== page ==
Will Asset Sales Drive This Energy Giant Higher in 2013?

Jordo is a member of The Motley Fool Blog Network -- entries represent the personal opinion of the blogger and are not formally edited.

Plains All American (NYSE: PAA) recently announced that it will acquire Chesapeake's (NYSE: CHK) crude oil and condensate gathering assets in the Eagle Ford shale; the acquired assets comprise throughput capacity of 50,000 barrels per day and 450,000 barrels of storage capacity in a deal worth $125 million.

Chesapeake announced that it planned to sell approximately $12 billion in assets throughout 2012 in order to meet a budget shortfall. It sold assets in the Permian Basin to Royal Dutch Shell and Chevron for $6.9 billion.  Recently, it sold most of its remaining midstream assets for $2.6 billion to Access Midstream Partners, part of a larger $4.88 billion deal announced in June.

If the Plains deal closes as expected by the end of the year, Chesapeake will have taken in $10.8 billion this year from asset sales. Chesapeake's work isn't done yet.  The company will have to sell another $4 billion in assets next year to plug its budget deficit. However, Chesapeake’s strategy of buying up large amounts of acreage has paid off in the past. Just look at Eagle Ford as an example. Chesapeake still has plenty of acreage to sell, and it will be able to reach $4 billion worth of asset sales in 2013.

Financials

For the third quarter of 2012, Chesapeake reported a net loss to common stockholders of $2 billion. The company reported cash flow from operations of $1.1 billion (cash flow from operating activities before changes in assets and liabilities). Chesapeake’s daily production for the third quarter averaged 4.1 bcfe. This marked an increase of 24% from the average production per day in the same quarter of 2011, and an increase of 9% from the average production per day in the preceding quarter.

The Shift From Natural Gas to Liquids

As a result of changing its drilling program from dry gas plays to liquids-rich plays, Chesapeake is projecting its natural gas production to decline approximately 7% in 2013. The company is projecting its liquids production to increase approximately 29% in 2013. Since 2000, it has built a leading position in 10 of what it believes are the top 15 unconventional plays in the U.S. During the past four years, it has substantially shifted its drilling and completion activity to liquids-rich plays in response to strong U.S. oil and NGL prices and relatively weak U.S. natural gas prices.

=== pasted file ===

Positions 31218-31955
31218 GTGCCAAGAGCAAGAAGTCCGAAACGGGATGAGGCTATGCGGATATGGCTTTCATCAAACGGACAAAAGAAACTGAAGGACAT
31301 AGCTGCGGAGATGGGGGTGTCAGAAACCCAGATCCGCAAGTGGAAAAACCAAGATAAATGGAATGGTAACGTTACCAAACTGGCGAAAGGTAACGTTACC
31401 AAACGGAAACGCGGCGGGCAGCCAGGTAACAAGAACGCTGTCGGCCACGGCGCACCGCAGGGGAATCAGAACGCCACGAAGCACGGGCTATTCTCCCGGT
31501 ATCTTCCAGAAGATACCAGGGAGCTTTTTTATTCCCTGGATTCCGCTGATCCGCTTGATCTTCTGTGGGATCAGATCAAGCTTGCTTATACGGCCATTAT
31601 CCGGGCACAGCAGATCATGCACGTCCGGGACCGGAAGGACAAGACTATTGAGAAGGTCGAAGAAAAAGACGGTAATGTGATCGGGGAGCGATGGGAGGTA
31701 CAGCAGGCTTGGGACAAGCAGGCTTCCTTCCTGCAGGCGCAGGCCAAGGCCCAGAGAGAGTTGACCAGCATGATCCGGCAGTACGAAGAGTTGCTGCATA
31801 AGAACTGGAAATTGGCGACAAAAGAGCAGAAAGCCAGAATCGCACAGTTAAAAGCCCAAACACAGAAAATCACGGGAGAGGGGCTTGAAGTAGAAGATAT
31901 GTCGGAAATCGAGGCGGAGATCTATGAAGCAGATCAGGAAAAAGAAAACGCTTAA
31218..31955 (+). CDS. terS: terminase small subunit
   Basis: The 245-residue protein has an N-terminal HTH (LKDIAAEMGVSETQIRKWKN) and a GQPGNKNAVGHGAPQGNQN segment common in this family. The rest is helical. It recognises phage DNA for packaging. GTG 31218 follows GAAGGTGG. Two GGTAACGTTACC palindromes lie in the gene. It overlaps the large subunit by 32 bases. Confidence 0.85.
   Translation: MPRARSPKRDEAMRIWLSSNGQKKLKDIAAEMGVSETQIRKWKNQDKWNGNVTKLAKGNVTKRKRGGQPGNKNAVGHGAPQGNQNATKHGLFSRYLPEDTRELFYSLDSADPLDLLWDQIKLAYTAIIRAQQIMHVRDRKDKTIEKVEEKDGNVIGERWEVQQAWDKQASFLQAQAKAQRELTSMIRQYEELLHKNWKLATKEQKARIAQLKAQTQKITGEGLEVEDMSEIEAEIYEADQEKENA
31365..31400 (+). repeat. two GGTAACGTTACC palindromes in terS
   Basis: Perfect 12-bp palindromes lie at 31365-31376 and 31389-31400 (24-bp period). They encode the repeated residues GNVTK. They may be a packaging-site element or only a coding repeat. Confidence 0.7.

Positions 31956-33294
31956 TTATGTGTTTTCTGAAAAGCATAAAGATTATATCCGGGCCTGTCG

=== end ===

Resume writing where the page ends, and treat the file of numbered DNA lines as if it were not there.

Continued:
During 2012 and 2013, the company expects that approximately 85% and 88%, respectively, of its total drilling and completion capital expenditures will be invested in liquids-rich plays. Chesapeake is the second-largest producer of natural gas in the U.S., but with prices under $4 per 1,000 cubic feet, it is losing money on every drop of natural gas that it produces.

Chesapeake has reduced its natural gas drilling by 90% and gone on a crash program to run up the production of crude oil. Since an oil BTU sells today for about four times the price of a NG BTU, this move is in the company's interest.  During the twelve months spanning from March 2011 to March 2012, production increased by three million barrels. It only took six months to increase production by another three million barrels.

Peers

Chesapeake’s peers include Devon (NYSE: DVN), EOG Resources (NYSE: EOG) and Exxon Mobil (NYSE: XOM). Chesapeake trades at a forward price/earnings ratio of 15.60, compared to 17.5 for EOG, 11.5 for Devon, and 10.7 for Exxon. Chesapeake has a price/book ratio of 1, compared to 2.30 for EOG, 1 for Devon, and 2.4 for Exxon. The price/sales ratios were 1.00, 2.80, 2.30, and 0.90, respectively. Chesapeake has the highest earnings per share (EPS) growth rate among its peers. However, Chesapeake’s low margins and debt to equity ratio of 1.30 do not encourage an investment at this point in time. The company needs to take further measures to improve its financial position.

Conclusion

Chesapeake should be viewed as a long-term investment only. The long-term risk reward profile of the company will improve once the asset disposals are completed and the debt burden is reduced. The company still owns the largest amount of acreage in the country and, if the natural gas market recovers, the company will have the option to drill for natural gas. Investors should watch Chesapeake closely and be ready to buy on positive news surrounding the outcome of its asset disposals and debt reduction.


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